Indiana Daily Student

Black Voices: News organizations must do better at addressing BIPOC

The Ernie Pyle statue is pictured in front of Franklin Hall.
The Ernie Pyle statue is pictured in front of Franklin Hall.

Today journalism has dozens of different forms. From social media apps, to websites updating by the second to news channels run on television 24/7, there always seems to be a place to find the news. Despite the wide variety of outlets, many organizations still struggle to correctly cover Black communities

Yasmin Elgoharry has ample history as a consumer, creator and teacher of journalism. Elgoharry is a career coach at the Walter Center for Career Achievement at IU, an instructor in the media school and an advisor for the National Association of Black Journalists at IU.

Elgoharry said journalism is important to our society — specifically the relationship between journalists and citizens. Journalism is made to provide a voice for the voiceless, and give information to people.

“I think it is basically the driving force for democracy,” Elgoharry said.

While this relationship can build trust between citizens and journalists, Elgoharry said journalism has not always given people of color a voice. She said specifically with Black people, journalists have a history of not always accurately representing the Black community. 

For example, protests for Breonna Taylor and George Floyd were covered by hundreds of news outlets. Certain words like “riots” and “looting” were used as descriptors for these protests. This can create the idea they were made to do harm to the country, when they were a way for people to speak on systemic issues plaguing America.

While Black people need to work to create spaces for themselves, Elgoharry knows it’s also important to make sure our voices are being heard in all rooms — not just the ones we create.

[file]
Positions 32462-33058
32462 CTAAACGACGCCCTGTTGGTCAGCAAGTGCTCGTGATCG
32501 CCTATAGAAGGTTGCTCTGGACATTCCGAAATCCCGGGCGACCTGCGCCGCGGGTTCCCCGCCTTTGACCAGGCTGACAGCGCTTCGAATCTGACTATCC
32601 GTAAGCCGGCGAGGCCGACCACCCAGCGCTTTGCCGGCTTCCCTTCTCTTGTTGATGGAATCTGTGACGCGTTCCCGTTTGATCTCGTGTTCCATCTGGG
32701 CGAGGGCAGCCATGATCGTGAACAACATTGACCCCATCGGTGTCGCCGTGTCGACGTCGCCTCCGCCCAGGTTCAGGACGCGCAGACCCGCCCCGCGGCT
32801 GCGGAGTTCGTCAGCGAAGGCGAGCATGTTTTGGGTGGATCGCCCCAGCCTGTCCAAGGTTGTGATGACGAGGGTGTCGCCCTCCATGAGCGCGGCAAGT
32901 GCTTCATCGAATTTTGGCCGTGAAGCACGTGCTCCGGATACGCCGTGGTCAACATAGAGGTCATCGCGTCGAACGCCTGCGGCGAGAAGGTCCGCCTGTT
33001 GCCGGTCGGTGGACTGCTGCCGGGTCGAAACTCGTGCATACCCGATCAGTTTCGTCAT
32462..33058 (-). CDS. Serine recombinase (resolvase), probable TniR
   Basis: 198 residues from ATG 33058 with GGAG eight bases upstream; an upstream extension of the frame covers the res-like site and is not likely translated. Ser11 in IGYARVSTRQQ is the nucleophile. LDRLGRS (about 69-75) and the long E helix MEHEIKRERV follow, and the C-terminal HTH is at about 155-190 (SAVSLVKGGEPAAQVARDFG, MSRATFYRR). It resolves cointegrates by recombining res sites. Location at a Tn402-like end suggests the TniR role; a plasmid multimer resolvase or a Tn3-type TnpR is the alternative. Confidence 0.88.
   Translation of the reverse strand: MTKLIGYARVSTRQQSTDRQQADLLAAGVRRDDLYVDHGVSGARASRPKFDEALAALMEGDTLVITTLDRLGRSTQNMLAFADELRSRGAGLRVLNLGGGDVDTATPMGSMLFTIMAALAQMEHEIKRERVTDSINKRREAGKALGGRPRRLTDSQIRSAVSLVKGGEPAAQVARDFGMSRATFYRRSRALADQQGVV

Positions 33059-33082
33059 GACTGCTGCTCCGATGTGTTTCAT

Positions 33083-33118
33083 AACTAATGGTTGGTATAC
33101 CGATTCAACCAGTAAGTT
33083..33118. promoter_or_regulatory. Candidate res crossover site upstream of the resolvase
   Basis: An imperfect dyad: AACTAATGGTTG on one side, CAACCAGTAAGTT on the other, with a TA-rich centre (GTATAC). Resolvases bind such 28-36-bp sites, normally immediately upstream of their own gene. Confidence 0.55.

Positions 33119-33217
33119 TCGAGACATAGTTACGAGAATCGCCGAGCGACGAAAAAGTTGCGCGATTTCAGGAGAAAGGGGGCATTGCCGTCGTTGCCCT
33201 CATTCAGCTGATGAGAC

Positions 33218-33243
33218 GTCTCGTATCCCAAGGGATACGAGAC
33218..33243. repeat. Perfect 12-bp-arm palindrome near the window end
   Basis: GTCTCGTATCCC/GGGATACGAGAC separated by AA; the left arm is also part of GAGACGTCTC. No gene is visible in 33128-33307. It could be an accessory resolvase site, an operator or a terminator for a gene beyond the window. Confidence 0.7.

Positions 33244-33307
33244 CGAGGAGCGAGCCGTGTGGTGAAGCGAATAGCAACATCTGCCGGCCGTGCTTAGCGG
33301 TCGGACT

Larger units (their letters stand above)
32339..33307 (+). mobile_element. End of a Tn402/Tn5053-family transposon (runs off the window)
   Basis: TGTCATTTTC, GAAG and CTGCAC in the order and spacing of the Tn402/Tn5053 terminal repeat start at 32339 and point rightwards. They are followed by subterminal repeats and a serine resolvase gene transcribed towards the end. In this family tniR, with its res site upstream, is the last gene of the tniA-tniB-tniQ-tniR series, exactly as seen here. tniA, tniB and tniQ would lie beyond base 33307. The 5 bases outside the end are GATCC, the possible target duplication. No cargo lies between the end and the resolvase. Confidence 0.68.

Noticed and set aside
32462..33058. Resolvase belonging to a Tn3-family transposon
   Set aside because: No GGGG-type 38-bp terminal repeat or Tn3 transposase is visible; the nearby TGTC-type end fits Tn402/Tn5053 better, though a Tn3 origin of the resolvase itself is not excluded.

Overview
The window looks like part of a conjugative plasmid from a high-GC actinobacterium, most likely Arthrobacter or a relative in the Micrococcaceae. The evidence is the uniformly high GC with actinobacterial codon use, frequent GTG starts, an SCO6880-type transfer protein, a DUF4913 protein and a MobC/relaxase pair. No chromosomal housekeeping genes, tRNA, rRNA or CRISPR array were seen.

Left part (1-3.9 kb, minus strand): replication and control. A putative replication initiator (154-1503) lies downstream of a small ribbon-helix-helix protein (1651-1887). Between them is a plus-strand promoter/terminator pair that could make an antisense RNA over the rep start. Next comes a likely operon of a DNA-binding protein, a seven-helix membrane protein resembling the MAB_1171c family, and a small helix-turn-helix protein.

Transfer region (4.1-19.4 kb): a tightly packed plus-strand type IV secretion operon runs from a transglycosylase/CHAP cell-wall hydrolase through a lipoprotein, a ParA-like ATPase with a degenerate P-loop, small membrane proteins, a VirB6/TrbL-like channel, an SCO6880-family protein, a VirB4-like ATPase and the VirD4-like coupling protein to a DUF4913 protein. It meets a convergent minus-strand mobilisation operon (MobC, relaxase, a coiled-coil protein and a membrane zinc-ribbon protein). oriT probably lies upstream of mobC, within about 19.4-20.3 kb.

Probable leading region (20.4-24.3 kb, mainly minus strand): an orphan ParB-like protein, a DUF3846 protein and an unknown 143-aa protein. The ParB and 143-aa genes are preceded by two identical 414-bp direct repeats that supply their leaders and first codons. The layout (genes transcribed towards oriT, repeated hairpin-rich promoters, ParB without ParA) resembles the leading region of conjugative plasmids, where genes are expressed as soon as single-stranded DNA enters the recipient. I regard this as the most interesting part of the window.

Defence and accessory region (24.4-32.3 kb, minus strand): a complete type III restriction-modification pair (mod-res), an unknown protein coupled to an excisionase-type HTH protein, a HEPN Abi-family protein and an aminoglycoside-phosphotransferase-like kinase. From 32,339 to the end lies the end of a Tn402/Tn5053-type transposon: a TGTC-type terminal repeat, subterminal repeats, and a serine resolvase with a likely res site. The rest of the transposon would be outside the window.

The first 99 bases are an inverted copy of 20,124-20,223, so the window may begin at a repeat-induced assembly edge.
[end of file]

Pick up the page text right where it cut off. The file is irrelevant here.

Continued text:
“I think for change to really happen, there is also a need for Black people and people of color to occupy different spaces and push for change,” Elgoharry said. 

As of this year, almost 74% of the television news workforce is white and only 13% is Black. The Hispanic, Asian and Native American communities also have a lack of representation in news media. 

Having more Black editors in print and online organizations, broadcasters on live news channels and more Black journalists who are household names in America is a start to accomplishing this. By putting ourselves in the spaces we were once kept out of, we can no longer be ignored and start to make changes from the inside as well as the outside.

IU junior and journalism major Dav Graham said news organizations must provide correct information to citizens about what's happening not only in our country but around the entire world.

“Journalists are here to inform us about the injustices happening around our country but it’s really hard to find an unbiased source of news,” Graham said.

As a Black man, Graham believes organizations can do a better job of covering the Black community as a whole.

“With the media today it seems like they are just trying to appeal to people's emotions and cover what people will react to the most,” Graham said.

He believes this could explain why big stories with police brutality such as those about Breonna Taylor and George Floyd are on national news but not others like the death of Dreasjon Reed in Indianapolis earlier this year.

At its core, journalism should always be able to inform and be a place to give a voice to all people.

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